Brambell’s five freedoms describe the basic needs we must meet to ensure an animals basic welfare, and one of those freedoms is the ability to express normal behaviors. Hunting, killing, and consuming small rodents is a normal behavior for a cat. When we deny that behavior, it may cause other behavioral issues.

bhx-driven-by-emotionBehavioral issues are usually driven by emotion. Whether your pet is displaying aggression, hyperactivity, fatigue, irritability, or a loss of interest in life, there will usually be an underlying emotion such as fear, anger, grief, frustration, or depression behind the behavior. Training, teaching a dog to sit or stay, does not typically change emotions and can, in fact, make a negative emotional response worse. For example, is your dog likely to feel better or worse if they are afraid of men in beards and you make your dog sit and stay next to you while you have a conversation with a bearded man? I suspect they will feel trapped and more fearful.

Now while you may believe that there is no reason for your dog to fear the bearded man, that DOES NOT MATTER! While your dog’s response may seem irrational to you, it is not irrational to them.

Some pet guardians insist that their pet MUST like all people. I understand why a pets-like-peopleperson may want that response, but is that a realistic expectation? If we are honest with ourselves, most of us would admit that we do not like and enjoy the company of every other human on the planet. Is it fair to ask that of our pets?

Equally problematic are the people who insist that they “love all animals” and that all animals love them. These folks then try to force their “love” on an animal and will not stop until you ask them to, and sometimes even then they continue. The fact is not all pets are going to like all people, and there is nothing we can do but to accept that.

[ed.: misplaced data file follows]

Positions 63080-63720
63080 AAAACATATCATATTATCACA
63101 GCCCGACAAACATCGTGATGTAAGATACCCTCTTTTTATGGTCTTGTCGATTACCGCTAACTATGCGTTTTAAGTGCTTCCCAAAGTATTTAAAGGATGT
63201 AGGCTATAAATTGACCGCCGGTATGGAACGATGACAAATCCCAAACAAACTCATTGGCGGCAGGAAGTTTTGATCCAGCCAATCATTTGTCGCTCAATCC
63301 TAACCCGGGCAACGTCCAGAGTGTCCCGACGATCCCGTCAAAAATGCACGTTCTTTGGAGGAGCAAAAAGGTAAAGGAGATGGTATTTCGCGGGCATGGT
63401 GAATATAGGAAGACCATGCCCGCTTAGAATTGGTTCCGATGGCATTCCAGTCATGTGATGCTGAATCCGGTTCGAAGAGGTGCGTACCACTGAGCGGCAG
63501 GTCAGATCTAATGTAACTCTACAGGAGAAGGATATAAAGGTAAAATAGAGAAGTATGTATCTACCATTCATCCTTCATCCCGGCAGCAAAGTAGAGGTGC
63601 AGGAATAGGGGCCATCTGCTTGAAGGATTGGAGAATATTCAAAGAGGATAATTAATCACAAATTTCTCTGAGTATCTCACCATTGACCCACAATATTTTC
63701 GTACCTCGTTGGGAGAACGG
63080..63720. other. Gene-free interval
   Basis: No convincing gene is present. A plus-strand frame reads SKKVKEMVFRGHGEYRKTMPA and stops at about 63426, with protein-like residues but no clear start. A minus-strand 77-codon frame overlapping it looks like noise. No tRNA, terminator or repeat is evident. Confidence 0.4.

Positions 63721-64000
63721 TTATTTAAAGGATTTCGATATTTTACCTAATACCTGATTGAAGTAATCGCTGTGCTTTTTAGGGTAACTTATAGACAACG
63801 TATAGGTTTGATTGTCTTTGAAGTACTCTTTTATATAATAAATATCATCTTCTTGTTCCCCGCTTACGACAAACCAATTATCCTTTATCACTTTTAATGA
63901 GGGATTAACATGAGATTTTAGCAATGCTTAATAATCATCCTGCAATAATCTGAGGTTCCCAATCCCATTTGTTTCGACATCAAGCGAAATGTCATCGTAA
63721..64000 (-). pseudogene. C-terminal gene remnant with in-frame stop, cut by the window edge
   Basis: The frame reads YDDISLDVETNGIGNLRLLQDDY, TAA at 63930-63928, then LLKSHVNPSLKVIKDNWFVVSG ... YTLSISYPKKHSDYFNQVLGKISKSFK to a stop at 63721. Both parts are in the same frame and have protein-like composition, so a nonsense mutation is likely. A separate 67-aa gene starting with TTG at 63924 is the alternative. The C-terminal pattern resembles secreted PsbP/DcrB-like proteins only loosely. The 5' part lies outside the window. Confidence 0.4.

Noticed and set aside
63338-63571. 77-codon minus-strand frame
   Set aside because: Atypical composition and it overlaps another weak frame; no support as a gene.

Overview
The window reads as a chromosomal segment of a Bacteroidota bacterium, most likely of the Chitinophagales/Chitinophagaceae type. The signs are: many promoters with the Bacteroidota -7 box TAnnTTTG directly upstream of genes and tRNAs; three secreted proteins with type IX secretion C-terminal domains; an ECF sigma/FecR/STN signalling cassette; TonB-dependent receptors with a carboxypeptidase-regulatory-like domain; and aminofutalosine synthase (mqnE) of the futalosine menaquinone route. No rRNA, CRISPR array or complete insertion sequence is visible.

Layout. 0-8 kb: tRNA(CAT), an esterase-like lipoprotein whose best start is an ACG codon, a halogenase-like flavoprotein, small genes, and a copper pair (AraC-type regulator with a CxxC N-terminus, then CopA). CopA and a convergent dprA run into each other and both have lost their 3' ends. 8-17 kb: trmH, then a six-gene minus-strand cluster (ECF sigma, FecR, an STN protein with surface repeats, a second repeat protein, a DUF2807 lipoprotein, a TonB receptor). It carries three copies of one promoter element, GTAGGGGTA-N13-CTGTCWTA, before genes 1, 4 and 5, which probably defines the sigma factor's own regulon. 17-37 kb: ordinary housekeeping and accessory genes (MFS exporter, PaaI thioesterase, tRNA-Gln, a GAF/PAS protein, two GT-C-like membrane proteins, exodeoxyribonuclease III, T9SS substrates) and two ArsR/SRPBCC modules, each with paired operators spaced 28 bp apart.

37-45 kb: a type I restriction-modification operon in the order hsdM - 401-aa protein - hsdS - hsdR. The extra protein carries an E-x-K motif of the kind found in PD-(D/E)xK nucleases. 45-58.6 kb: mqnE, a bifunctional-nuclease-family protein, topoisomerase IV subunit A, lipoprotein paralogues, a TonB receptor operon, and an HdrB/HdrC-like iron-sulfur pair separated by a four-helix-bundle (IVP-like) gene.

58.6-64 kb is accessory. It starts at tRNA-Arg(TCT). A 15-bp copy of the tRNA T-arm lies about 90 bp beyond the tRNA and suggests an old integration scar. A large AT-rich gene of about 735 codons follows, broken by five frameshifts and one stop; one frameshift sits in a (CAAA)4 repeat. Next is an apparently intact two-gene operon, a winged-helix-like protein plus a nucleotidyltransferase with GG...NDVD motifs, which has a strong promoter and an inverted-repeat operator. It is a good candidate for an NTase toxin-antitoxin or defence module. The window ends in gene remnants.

What a wonderful world it would be if your dog liked all other dogs and all other dogs liked your dog. Moreover, it would be even better if all cats liked all cats, and dogs and cats all enjoyed one another’s company. While we are at it, let’s add mice and chickens to the dog and cat Kumbaya moment. Is this a realistic expectation? We all know that is not realistic.

pets-like-petsI have lived in a multi-pet household for over twenty years with a total of eight dogs and six cats. I had two dogs that, in my opinion, enjoyed one another’s company, two cats that had frequent positive social interactions, and I had a dog and a cat that had a “relationship.” However, in all those cases there were always times when the “friends” were not friends. In most cases, most of my pets had no interest in the other pets.

When we bring a pet into a home with existing pets, we cannot guarantee it will work out, and sometimes the kindest thing we can do is to rehome the newest pet. We introduced a new dog to our family that had to be rehomed because she was going to kill one of our other dogs.

I think it is great that people rescue pets; however, and each situation is different, I do believe that a home, and by “home” I mean more than the physical environment, has a maximum carrying capacity for pets. When you exceed that capacity, you start to see behavioral problems. My wife and I have intentionally downsized or furry family so that we can make sure each pet has the best life we can provide.

So, if you accept that your pet’s behavioral health is an essential component to seek-knowledgetheir overall health and wellness, what can you do? Since lack of knowledge or erroneous knowledge is a primary reason for behavioral issues with pets, continue to seek knowledge. Be open-minded and willing to let some of those old notions, like dominance, drift away. Be a critical thinker. Make sure what you are learning makes sense and feels right.

seek-help-earlyIf you have behavioral concerns with your pet, seek professional help early. The longer these problems continue, the longer they will take to resolve. The probability of satisfactorily changing a behavior also decreases the longer it occurs, as many of these undesirable behaviors are self-rewarding.